#1
Oct1410, 10:00 PM

P: 38

1. The problem statement, all variables and given/known data
Far out in space, a mass1=146500.0 kg rocket and a mass2= 209500.0 kg rocket are docked at opposite ends of a motionless 70.0 m long connecting tunnel. The tunnel is rigid and has a mass of 10500.0 kg. The rockets start their engines simultaneously, each generating 59200.0 N of thrust in opposite directions. What is the structure's angular velocity after 33.0 s? 2. Relevant equations center of mass = (m1x1 + m2x2 + m3x3)/m1 + m2 + m3 where m1 = mass of rocket 1, m2 = mass of tunnel, m3 = mass of rocket 3 x(number) = distance to the origin (in this case, rocket one used as origin (set at 0) Moment of Inertia = m1r1^2 + m2r2^2 (m=mass, r= distance to center of mass) Moment of inertia of thin, long rod about center = 1/12 ML^2 (M=mass, L=length of rod) Torque = lengthxForce angular acceleration = Torque/inertia angular velocity = angular acceleration x time 3. The attempt at a solution So, I found the center of mass, and I know it's correct because the previous question asked for it and was found to be correct. It was 41m. Now, I think I may be calculating my moment of inertia wrong??? I = m1r1^2 + m3r3^2 + 1/12 ML^2 I = 447 938 063.8 kg*m^2 Am is supposed to include the moment of inertia of the tunnel (rod) in this scenario? Obviously I use the mass and their relative distances to the center of mass for the rockets to find their moment of inertia...but do I just add on the moment of inertia of the rod? My answer was incorrect, so I am trying to figure out what is wrong about my process. I am assuming my moment of inertia is incorrect. The torque is 70m x 59200N = 4144000 N*m Please help :) 1. The problem statement, all variables and given/known data 2. Relevant equations 3. The attempt at a solution 1. The problem statement, all variables and given/known data 2. Relevant equations 3. The attempt at a solution 1. The problem statement, all variables and given/known data 2. Relevant equations 3. The attempt at a solution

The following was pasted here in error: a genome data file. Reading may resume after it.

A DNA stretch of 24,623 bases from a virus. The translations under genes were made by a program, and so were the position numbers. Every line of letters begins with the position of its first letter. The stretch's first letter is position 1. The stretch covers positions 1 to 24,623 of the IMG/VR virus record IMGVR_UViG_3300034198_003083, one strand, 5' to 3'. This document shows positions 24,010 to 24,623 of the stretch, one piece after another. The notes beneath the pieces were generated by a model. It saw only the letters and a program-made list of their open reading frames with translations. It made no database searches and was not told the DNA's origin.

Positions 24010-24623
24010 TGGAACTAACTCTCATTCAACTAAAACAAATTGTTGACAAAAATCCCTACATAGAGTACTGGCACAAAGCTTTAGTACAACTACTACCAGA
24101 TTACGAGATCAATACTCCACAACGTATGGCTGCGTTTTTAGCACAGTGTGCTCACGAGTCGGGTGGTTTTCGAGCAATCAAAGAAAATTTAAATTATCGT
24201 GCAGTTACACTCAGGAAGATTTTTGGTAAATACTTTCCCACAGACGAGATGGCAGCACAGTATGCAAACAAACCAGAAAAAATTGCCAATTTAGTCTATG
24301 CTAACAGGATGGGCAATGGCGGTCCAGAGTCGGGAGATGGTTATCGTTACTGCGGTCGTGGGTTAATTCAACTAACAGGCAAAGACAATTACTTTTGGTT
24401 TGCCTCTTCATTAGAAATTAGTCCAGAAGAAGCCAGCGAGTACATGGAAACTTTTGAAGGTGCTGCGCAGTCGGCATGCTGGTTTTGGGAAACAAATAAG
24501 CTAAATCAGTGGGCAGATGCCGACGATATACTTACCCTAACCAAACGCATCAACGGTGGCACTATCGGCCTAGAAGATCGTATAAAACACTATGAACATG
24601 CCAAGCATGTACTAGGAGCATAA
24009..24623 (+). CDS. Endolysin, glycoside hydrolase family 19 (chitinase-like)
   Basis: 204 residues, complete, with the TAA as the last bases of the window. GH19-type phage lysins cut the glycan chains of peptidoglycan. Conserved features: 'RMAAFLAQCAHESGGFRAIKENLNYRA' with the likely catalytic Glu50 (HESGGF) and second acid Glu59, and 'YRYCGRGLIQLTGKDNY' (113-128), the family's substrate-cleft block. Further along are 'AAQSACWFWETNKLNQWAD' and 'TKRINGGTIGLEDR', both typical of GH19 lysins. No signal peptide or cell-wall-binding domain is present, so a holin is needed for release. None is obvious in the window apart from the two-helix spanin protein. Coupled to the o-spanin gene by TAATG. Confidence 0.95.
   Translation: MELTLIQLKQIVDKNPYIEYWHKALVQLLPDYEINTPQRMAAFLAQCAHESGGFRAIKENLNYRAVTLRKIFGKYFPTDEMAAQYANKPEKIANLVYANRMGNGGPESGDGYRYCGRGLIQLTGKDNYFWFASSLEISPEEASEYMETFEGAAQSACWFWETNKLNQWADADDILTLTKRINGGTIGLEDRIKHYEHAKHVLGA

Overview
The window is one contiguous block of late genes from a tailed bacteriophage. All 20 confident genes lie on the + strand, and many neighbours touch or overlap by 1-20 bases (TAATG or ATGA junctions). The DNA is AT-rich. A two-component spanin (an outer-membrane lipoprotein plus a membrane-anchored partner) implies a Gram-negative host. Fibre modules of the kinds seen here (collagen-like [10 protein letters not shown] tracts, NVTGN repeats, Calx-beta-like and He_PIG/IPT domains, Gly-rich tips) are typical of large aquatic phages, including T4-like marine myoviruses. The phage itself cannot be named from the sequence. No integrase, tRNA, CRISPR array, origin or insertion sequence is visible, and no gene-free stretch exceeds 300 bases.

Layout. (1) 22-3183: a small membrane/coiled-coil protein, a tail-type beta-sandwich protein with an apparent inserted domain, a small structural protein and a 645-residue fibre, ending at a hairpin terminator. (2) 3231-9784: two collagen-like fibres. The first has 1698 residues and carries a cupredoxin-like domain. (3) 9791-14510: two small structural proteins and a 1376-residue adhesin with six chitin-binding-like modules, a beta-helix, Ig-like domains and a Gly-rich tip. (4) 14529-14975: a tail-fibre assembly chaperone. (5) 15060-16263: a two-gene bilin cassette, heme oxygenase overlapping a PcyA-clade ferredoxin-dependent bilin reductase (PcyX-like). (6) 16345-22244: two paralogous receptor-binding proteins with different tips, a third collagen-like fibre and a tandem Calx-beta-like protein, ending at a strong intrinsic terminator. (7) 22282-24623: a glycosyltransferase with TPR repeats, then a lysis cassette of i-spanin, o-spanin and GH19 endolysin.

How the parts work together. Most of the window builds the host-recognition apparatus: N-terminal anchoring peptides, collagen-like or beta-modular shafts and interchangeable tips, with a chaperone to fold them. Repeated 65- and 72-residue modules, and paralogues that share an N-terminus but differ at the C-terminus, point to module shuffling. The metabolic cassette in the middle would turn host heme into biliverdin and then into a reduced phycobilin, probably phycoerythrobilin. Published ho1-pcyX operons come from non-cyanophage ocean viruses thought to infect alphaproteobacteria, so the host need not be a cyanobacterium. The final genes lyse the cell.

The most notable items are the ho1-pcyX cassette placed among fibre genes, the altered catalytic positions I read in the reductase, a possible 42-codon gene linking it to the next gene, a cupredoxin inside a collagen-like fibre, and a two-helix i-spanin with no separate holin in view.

#2
Oct1510, 01:16 AM

HW Helper
P: 4,442

(1/12)*M*L^2 is the moment of inertia of the rod about its center. So to find its moment of inertia about the center of mass, use parallel axis theorem of moment of inertia.




#3
Oct1510, 02:14 PM

P: 38

Ok, I did that, but the angular velocity still comes out to be 0.305 rad/sec which is wrong. I still don;t know what else I could be wrong. Any ideas?
Tnet = lF = (70m)(59200) = 4144000 N*m angular acceleration = Tnet/Itotal angular acceleration = 9.24x10^3 rad/s^2 w(omega) = angular accelerationxtime 9.24x103 rad/s^2 x 33s = 0.3052 rad/s Any help will be very much appreciated :) 



#4
Oct1610, 12:04 AM

HW Helper
P: 4,442

Rotating Rockets[tex]\alpha = F(\frac{1}{m_1r_1} + \frac{1}{m_2r_2} + \frac{1}{m_3r_3})[/tex] 



#5
Oct1610, 12:36 AM

P: 38

Ok,
so F = lF which is torque, or is it the force of thrust? I tried both Forces and substituted it into the equation you gave me. I am still not getting a correct answer. I assume r in the equation below is the distance to the center of mass correct? or is it the distance to the centre of the tunnel? 



#6
Oct1610, 01:29 AM

HW Helper
P: 4,442

F is the force of the thrust. F= ma. So a = F/m. angular acceleration α is equal to F/(m*r). All the distances are measured from the center of the mass.
Show your calculations and expected result. 



#7
Oct1610, 10:11 AM

P: 38

Ok, so F = 59200N
angular a = F (1/m1r1 + 1/m2r2 + 1/m3r3) angular a = 59200N (1/m1r1 + 1/m2r2 + 1/m3r3) where m1=rocket 1, m2=mass of tunnel, m3=mass of rocket 2. r1 = rocket 1 to centre of mass, r2= centre of tunnel to centre of mass, r3 = rocket 2 to centre of mass. I solved for angular a and multiplied it by the time and got the right answer! Thank you so much. I don't understand why I was getting it wrong last night...probably too late and I was making a silly mistake. Thank you for your help! 


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